JA26/05/2020 08:42:24
907 forum posts
50 photos

Bigger is always better??

Bigger is always heavier. OK if you are never going to take the vice off the table.

Don't kid yourself that you can use a big vice for small work. Using a small vice for small work is much easier. Frequently I put a job in a small vice prior to putting it on the milling machine.

JA

Edited By JA on 26/05/2020 08:43:01

Nick Clarke 326/05/2020 08:48:11
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Posted by John Haine on 26/05/2020 07:26:01:

I removed the swivel base from my vice almost as soon as I got it, and it has never been used.

Not so certain about that - only yesterday I was wanting to mill a slot across the end of a bit of 1" hex steel bar, face to face. The easiest way is to hold the bar in a swivelling vice across 2 flats and swivel the vice 30 degrees. Job done.

Edited By Nick Clarke 3 on 26/05/2020 08:49:38

Edited By Nick Clarke 3 on 26/05/2020 08:50:52

Michael Gilligan26/05/2020 08:49:46
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Posted by Ron Laden on 26/05/2020 08:34:08:

You wouldn't think 20mm a huge jump up from a 80mm to a 100mm but looking at Jason's comparison the 100 is a hell of a lump compared to the 80, glad I went with 80mm.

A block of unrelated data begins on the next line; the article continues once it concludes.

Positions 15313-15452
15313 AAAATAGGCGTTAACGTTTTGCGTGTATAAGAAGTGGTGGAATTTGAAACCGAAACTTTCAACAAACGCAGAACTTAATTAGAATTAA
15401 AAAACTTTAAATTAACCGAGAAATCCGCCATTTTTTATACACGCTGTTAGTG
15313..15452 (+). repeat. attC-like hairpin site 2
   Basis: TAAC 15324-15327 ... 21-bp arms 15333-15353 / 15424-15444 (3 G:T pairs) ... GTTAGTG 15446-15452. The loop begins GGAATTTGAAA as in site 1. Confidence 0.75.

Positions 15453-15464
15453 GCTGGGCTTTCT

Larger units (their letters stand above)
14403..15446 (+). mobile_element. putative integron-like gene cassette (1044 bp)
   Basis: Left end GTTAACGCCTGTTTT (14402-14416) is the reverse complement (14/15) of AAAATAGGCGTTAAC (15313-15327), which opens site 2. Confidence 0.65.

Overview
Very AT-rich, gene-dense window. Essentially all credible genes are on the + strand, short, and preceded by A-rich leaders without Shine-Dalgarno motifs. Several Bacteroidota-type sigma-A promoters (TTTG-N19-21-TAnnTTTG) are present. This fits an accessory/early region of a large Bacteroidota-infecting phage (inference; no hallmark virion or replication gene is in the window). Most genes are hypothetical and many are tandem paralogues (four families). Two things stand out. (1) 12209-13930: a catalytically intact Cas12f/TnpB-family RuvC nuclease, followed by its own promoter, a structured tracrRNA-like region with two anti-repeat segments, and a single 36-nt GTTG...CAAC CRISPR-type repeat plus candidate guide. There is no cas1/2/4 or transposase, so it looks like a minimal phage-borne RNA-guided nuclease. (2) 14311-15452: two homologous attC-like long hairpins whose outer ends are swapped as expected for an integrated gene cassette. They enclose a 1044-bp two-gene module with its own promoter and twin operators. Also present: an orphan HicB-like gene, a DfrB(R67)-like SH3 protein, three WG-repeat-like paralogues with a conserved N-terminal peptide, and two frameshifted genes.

.

Excellent point, Ron

Worth remembering that [for the same design], the weight will be proportional to volume, and therefore to the cube of the jaw dimension;

80x80x80 vs 100x100x100

MichaelG.

Nick Clarke 326/05/2020 08:55:27
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I have the 80mm versatile vice from ARC (the smallest they do) as part of the 'starter kit' I bought with my little SX1L

It has been very useful to have the capacity on hand, but occasionally it feels out of proportion and gets in the way.

I suspect you may find the same with the 100mm on a larger milling machine - useful to have the capacity sometimes, but getting in the way at others.

Martin Connelly26/05/2020 08:55:38
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1364 forum posts
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I've got a 6" Abwood milling vice and every time I take it off the table or put it back on again I think I will have to put a hoist up soon.

Anyone want an 8" swivel base milling vice?

Martin C

Nigel McBurney 126/05/2020 09:11:51
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708 forum posts
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The old English Abwood vices had four bolting down slots,two in line with the jaws,two at the ends so they could be mounted on both x and y axies. the bigger the vice the heavier it gets,I dont know why the modern vices only have two slots.Perhaps the eastern suppliers copied the wrong vices.